Rotator Cuff Tear

The shoulder joint’s tendons that encircle it are collectively known as the rotator cuff. This intricate structure is essential in facilitating a broad range of shoulder movements, making it the most mobile joint in the human body. The rotator cuff enables us to perform a diverse range of activities with our arms, making it a crucial component of our musculoskeletal system. However, rotator cuff injuries, particularly tears, are a prevalent problem that can make daily tasks excruciatingly painful and challenging. These injuries can be a frustrating and complicated problem once the rotator cuff is compromised.

The rotator cuff comprises four muscles and their corresponding tendons that wrap around the shoulder joint’s front, top, and back aspects, facilitating multidirectional shoulder movements while maintaining joint stability. The rotator cuff muscles’ tendons attach to the top outer part of the humerus bone (arm bone).

Rotator cuff tears can come in various shapes and sizes but are essentially holes that occur within the group of tendons surrounding the shoulder joint. Trauma or injury, such as falling onto the shoulder or arm (common in young or middle-aged individuals), or repeated use and degeneration (more common in middle-aged and elderly individuals) are the most frequent causes of these tears.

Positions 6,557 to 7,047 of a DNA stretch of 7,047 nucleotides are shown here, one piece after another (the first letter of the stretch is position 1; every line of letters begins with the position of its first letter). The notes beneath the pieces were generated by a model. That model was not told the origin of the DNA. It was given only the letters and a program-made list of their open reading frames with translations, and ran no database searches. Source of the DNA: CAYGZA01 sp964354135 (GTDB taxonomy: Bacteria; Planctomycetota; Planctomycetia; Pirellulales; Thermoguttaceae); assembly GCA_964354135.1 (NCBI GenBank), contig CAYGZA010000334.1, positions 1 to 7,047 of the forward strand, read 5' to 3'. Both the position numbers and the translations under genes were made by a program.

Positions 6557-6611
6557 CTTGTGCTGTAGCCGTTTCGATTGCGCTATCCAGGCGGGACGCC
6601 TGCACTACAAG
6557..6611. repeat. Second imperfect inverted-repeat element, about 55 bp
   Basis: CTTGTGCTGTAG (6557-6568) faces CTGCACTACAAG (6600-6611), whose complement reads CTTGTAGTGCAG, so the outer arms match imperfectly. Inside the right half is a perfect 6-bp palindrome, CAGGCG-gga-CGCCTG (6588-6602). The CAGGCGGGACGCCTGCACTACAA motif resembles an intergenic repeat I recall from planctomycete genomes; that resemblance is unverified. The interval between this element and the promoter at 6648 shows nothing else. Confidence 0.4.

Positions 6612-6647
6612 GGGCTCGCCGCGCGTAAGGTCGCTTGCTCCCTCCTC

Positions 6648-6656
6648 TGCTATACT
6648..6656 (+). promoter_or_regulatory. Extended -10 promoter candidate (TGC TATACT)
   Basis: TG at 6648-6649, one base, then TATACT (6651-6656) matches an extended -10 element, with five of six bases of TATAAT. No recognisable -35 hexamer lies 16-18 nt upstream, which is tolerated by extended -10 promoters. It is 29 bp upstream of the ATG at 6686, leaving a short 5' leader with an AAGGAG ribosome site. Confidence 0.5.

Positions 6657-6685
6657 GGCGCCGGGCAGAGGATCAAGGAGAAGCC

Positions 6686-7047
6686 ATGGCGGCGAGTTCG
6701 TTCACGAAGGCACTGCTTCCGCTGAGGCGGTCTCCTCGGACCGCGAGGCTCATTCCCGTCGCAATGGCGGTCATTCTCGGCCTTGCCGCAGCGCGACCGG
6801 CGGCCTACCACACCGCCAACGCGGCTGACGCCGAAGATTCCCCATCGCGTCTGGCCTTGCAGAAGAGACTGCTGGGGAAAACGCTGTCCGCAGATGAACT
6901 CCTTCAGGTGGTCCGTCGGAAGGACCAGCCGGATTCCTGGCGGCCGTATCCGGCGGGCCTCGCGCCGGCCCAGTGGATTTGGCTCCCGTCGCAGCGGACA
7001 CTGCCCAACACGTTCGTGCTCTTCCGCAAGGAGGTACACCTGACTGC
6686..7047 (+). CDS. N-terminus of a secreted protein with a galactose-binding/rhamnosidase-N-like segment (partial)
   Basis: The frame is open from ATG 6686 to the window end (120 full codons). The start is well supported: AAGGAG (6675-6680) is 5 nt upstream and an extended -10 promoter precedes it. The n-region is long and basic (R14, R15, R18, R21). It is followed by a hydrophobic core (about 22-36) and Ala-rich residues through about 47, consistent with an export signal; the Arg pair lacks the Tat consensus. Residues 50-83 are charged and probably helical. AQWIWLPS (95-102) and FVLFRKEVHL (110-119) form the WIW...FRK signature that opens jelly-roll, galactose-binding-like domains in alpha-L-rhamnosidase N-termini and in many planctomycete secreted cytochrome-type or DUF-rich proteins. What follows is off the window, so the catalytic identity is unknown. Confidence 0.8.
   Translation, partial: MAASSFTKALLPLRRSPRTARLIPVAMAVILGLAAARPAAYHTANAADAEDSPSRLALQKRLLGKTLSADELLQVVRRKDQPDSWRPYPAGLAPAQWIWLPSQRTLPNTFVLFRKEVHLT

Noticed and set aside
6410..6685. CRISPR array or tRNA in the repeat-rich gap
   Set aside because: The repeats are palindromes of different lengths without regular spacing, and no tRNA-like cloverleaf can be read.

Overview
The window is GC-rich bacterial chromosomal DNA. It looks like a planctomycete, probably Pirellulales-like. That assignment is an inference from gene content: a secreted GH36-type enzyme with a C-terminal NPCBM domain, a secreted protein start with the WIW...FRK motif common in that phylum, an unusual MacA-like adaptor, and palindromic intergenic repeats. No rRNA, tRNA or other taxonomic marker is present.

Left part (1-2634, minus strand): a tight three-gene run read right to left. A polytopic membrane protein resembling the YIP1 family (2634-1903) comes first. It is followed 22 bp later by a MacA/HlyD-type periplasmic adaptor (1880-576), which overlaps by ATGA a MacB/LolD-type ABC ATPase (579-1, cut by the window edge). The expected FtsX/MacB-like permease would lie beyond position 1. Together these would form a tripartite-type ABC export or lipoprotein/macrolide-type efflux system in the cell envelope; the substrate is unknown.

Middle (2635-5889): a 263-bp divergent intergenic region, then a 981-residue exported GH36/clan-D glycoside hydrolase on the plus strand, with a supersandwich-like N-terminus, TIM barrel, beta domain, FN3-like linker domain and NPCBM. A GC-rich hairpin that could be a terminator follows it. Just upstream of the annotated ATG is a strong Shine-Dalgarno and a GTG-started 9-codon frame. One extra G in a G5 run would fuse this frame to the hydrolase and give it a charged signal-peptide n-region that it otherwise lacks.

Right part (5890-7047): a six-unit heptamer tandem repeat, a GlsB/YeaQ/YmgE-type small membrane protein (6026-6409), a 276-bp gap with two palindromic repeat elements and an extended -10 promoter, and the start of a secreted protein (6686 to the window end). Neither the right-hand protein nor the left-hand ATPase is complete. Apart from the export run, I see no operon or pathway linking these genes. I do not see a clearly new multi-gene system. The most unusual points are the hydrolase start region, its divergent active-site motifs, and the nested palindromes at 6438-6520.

The most prevalent symptoms of rotator cuff tears are pain, reduced motion, weakened strength, and loss of function in the shoulder joint.


Surgery is not always necessary for many rotator cuff tears, and the initial treatment usually involves conservative measures. The primary approach to treating rotator cuff tears includes physiotherapy, anti-inflammatory/analgesic medication, and steroid injections into the shoulder joint. These treatments focus on alleviating the patient’s symptoms and enhancing their motion and strength, but they cannot repair the torn tendon. However, younger patients and those who have suffered an injury or trauma are more likely to require surgery. The surgery is typically performed by surgeon and involves repairing the torn tendon(s) using various techniques. Doctor may recommend arthroscopic surgery. The entire procedure typically lasts about an hour. You can usually go home the same day after this procedure. In other cases, a traditional open surgery may be required.

After surgery, patients will typically undergo a rehabilitation program consisting of physical therapy exercises to restore range of motion and strength to the shoulder joint. Recovery time can vary depending on the extent of the surgery and the individual patient’s healing process, but can range from several weeks to several months.